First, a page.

Right to self determination should be granted to people of Kashmir'

‘Right to self determination should be granted to people of Kashmir’, argue activists

Wednesday, 25 February 2015
Asad Ashraf | Edited by: Swati Bhasin
 
In a seminar organised on Tuesday by the political science department of Jamia Millia Islamia, to discuss the Kunan Poshpora mass rape incident that took place in Kashmir more than two decades ago, activists, writers, thinkers, and acadimicians congregated to shed light on the prevailing political crisis in the Kashmir valley.

Human rights defender and eminent scholar Gautam Navlakha chaired the session while Sukumar Murlidhar, a veteran journalist, Uzma Falak, a writer from the valley and Warisha Farasat, Delhi based lawyer participated in the programe as speakers.

Giving the context of resolution passed in the United Nations, Navlakha, while addressing the gathering, advocated the right to self determination to be granted to the people of Kashmir. Drawing parallels between the history of Kashmir, Scotland and Czechoslovakia, he argued that even in the modern nations, right to self determination should not remain an alien question.

Commenting on the incident of mass rape in Kunan Pushpora, where 60 women were allegedly raped by the military forces on the fateful night of February 24 in 1991, he said, “The incident once again exposes the kind of impunity the security forces enjoy in the valley, that they can go to the extent of committing a heinous crime like this.”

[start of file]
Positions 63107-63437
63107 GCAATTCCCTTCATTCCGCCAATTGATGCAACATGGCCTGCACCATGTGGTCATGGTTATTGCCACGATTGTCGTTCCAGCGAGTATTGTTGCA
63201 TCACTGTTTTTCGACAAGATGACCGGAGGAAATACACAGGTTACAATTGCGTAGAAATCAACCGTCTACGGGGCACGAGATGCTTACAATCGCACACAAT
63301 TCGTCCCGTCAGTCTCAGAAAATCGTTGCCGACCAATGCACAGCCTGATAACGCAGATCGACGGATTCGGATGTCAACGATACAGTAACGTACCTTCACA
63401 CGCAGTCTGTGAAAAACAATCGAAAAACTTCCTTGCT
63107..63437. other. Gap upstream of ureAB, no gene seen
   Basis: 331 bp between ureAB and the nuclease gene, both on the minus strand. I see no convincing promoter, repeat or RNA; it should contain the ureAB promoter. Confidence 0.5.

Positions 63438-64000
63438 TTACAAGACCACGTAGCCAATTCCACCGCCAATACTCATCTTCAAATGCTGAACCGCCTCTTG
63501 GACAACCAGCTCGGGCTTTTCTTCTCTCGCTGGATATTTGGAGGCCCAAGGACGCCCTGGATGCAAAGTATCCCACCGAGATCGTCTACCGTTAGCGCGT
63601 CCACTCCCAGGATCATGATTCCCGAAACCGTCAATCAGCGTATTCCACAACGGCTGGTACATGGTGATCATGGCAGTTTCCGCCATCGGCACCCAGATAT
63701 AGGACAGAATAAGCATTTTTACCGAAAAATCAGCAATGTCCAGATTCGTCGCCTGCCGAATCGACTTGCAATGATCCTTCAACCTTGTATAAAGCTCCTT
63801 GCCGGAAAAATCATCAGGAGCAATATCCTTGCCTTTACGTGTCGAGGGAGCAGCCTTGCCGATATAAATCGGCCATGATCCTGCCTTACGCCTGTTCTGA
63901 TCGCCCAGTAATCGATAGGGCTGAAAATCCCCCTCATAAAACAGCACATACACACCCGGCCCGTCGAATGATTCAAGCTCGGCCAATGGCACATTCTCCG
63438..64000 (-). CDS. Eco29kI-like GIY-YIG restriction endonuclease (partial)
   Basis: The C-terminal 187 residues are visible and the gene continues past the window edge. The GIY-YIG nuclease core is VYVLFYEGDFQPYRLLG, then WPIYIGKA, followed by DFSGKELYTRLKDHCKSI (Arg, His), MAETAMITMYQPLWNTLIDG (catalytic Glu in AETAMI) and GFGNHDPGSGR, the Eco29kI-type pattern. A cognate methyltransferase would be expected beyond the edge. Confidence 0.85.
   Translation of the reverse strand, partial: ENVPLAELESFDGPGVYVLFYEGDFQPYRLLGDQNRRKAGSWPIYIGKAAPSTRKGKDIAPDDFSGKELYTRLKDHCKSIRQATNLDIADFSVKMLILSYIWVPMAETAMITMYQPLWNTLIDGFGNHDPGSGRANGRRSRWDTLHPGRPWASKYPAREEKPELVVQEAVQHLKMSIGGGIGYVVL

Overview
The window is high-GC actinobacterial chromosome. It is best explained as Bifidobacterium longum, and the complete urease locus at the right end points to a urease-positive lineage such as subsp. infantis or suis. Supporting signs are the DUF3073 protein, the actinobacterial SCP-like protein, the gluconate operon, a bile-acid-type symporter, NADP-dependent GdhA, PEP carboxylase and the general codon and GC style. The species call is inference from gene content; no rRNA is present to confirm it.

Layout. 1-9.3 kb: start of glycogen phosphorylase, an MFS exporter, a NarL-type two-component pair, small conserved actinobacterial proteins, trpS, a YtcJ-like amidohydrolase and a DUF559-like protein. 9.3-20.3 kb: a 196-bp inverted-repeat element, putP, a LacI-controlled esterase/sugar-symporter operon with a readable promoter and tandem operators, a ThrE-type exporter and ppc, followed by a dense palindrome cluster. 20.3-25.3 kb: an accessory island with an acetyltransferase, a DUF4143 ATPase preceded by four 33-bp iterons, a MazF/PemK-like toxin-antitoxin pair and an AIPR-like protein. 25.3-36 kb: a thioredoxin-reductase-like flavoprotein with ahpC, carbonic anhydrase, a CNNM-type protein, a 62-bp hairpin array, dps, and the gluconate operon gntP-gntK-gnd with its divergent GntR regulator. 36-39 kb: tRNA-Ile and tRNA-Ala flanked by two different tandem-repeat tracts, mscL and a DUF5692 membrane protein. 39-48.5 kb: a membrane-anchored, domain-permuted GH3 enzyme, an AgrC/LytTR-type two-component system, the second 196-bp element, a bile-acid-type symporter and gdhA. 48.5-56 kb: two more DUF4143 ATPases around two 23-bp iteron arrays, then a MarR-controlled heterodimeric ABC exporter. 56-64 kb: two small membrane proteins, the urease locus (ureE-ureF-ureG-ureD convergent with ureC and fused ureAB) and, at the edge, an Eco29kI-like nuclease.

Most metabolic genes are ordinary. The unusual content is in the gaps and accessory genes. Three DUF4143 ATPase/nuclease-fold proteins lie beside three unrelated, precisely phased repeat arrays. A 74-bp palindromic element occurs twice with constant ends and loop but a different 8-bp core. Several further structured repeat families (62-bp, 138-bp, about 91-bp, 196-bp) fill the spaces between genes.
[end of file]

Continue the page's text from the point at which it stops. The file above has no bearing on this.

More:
Talking further about the political history of Kashmir he described the crisis as an unfinished agenda of the 1947 Partition of India and Pakistan which needs to be solved at the earliest.

Murlidharan who also adressed the gathering mainly spoke on the human rights violations in Kashmir. Talking about the accountability of the government with regards to the crimes committed by security forces in the valley, he said, “We cannot expect the state to uphold the rule of law in Kashmir as it is the institution which violates the laws it has itself drafted.”

Delhi based lawyer Farasat also highlighted on the need to withdraw laws like AFSPA, PSA that allow the armed forces to commit such crimes. While explaining the nature of democracies and the role of judiciary, she said, "In Kashmir the judiciary has failed to keep a check on these crimes. May be these people have succumbed to political pressures.” However, she maintained that judiciary still plays a pivotal role in making the officials accountable.

She also the questioned the intention of the then government appoint Press Council of India to investigate into the matter of incident that drew widespread rage instead of appointing a judicial commission. 

Young writer Falak also commented on the political crisis in the state. "Every violation of human rights in Kashmir can be attributed to the political crisis there. It is important to work towards the political solution which can only happen if Kashmiris are given to exercise their right to self determination."